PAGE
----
While I said at the start of this article you donít have to modify any existing code in your application, you most certainly have to make some extra effort to provide an interface for your end users. This kind of makes sense because the person will not have purchased MS Access nor likely have training in using MS Access. Hence as a developer you have to make extra effort to build a startup form and a user interface for that application. For example if you need to export some data with the full version you likely use the wizard and answer a bunch of questions. For runtime you don't have wizards and thus you must provide a button and interface that does all the export steps in code. In other words you need to make your application "easy" to use.  For exporting data you thus need to provide that menu item + some code. Thankfully most built in options from Access menus have equivalents in code that work in the runtime. So you don't have to write the export routine in code but you have to provide the menu + button + some code  that "calls" the access features that allow you to export that data. So most features are available but the user interface to that feature must be coded by you.


In summary (runtime)
You can download a copy of the Access runtime from the Microsoft site. After you install this runtime on the target computer, you can now simply copy your access applications to the target computer. You then can double click on those access files as you always done in the past.

The link to the free runtime for MS Access can be found here:
http://msdn.microsoft.com/en-us/office/bb229700.aspx

 

The above has some additional links that point out considerations as to how your application will look and run in a runtime environment.


The Package Wizard
 

Package wizard: the bad

Using the package wizard to update your software is difficult, and in fact not really recommended.

Package wizard: the good

The package wizard and runtime is now free. Ok, that is about the end of the good part too!

If you been reading the above, and following along with me, at this point you just realized that is not necessary or even a requirement for you to use the package wizard with MS Access to deploy your applications. In other words ask yourself how you been deploying and updating your applications to existing users before you even started using the runtime? (answer: You simply were giving them a copy of your new updated front end).

The main purpose of the package wizard is to allow you to build what is called a Windows install package. This simply means that you can take your MS application and produce a standard "MSI" install. The PW has provisions for creating folders on the target computer and for creating a shortcut on the users desktop. So the PW eliminates having to write out a whole bunch of instructions to your users as to where to place your application on the target computer. The PW system that takes your application (mde or accDE) and wraps it into a Windows install package. The resulting standard Windows install package can then be burned to a CD or DVD for distribution to your end users. You end users can then use that CD or DVD to install your Access application. Remember the install process is still simply the copying of your application to the target computer "after" the runtime been installed. In other words were using a pretty complex and heavy system to simply copy a file to the target computer.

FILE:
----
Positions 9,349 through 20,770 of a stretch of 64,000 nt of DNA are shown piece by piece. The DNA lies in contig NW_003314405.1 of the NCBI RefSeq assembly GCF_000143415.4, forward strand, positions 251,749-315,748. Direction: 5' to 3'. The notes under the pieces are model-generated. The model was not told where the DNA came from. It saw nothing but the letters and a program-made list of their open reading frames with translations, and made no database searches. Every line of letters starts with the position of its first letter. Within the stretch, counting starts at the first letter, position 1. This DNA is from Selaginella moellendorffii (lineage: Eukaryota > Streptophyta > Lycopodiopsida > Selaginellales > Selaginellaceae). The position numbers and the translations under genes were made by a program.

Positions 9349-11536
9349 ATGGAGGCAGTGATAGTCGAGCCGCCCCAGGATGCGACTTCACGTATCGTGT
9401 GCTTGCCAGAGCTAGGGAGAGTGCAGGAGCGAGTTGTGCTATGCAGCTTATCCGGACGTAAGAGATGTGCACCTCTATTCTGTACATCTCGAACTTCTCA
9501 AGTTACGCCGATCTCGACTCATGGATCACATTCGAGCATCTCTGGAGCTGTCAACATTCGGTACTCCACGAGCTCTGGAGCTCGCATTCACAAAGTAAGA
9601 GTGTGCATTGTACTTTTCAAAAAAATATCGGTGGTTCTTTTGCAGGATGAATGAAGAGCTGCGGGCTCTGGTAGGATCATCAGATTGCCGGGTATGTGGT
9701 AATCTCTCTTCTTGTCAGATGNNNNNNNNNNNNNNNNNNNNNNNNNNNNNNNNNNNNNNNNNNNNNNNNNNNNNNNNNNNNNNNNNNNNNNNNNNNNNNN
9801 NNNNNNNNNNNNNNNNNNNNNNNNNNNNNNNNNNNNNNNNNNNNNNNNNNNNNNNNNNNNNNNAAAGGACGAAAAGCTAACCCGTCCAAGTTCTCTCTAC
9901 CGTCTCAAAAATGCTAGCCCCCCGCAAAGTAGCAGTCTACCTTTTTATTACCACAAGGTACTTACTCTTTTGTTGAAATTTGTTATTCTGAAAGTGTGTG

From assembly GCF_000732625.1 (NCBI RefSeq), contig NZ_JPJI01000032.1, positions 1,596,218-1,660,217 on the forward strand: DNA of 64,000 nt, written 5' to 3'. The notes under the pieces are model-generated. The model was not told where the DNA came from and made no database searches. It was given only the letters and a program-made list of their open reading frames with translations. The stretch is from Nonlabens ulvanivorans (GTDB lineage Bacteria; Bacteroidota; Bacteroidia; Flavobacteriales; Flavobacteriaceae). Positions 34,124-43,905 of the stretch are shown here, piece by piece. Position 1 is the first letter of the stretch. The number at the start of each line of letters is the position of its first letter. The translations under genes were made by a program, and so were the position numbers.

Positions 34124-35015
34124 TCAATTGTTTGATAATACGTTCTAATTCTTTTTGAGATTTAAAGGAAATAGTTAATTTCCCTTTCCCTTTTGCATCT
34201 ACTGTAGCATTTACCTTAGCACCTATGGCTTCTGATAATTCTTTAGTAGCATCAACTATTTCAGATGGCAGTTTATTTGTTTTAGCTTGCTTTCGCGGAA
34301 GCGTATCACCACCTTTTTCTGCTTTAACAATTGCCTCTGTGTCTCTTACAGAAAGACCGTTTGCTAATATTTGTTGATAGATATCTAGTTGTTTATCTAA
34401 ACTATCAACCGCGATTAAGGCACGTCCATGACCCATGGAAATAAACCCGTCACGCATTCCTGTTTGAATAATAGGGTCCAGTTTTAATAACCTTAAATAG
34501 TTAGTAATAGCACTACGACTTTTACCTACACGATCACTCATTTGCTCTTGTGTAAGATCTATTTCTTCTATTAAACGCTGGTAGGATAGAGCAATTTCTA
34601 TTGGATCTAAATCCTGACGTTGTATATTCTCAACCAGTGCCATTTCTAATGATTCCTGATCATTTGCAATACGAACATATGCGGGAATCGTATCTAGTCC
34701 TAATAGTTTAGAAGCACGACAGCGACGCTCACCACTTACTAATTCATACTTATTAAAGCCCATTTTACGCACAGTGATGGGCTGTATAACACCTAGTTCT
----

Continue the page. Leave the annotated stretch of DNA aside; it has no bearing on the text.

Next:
There are some advantages to using the PW system. You may want the user to place your front end accDB/mdb file in a particular folder. Using the PW means you don't have to email a whole bunch of instructions on how to do this. For the most part the PW is used to reduce the pain of users who have go through a series of steps to get their application running on their computer.

Another useful feature the PW is to include the runtime system as part of the install. However this means youíre talking about that large runtime system which is in the 50MB range size wise.

There are really not a lot of advantages to using the PW since any subsequent or future updates to your software can be accomplished by a simple file copy of your new front end onto the target computer.

I recommend you stay away from the package wizard for deploying updates to your software. A major limitation of the PW is the difficulty to overwrite files during an install. This limitation is likely a good thing since overwriting existing database files on your target computer would be a nightmare of liability of you having destroyed or overwritten customers EXISTING data. We should stop and take a breather here. Think very carefully when youíre going to use something that messes with someone's computer. This is NOT your're computer you messing with! You have to exercise far more caution and consideration when running some kind of update process that can overwrite things on a customerís computer. I really cannot think of anything much worse than an install system that overwrites your customerís data files. So youíre messing with someone elseís computer, and that means you have to be careful.

Any time we need to update our software, we are required to overwrite files on the target computer. Even worse is that the PW usually requires you to un-install the previous version of your software. If that previous version was just some code then we not really too worried here. However is it common in Access that we are dealing with code + a data file. If that previous version of your software has both a front end part + the back end part (data) then MAJOR caution here. If you successfully un-install your previous version of software you wind up DELETING the customers data file. Keep in mind that a new install can potential OVERWRITE clients data and an uninstall of the previous version could also DELETE the clients data file! Because of limitations of the package wizard in this regards I suggest that the package wizard should only be used to install your initial application.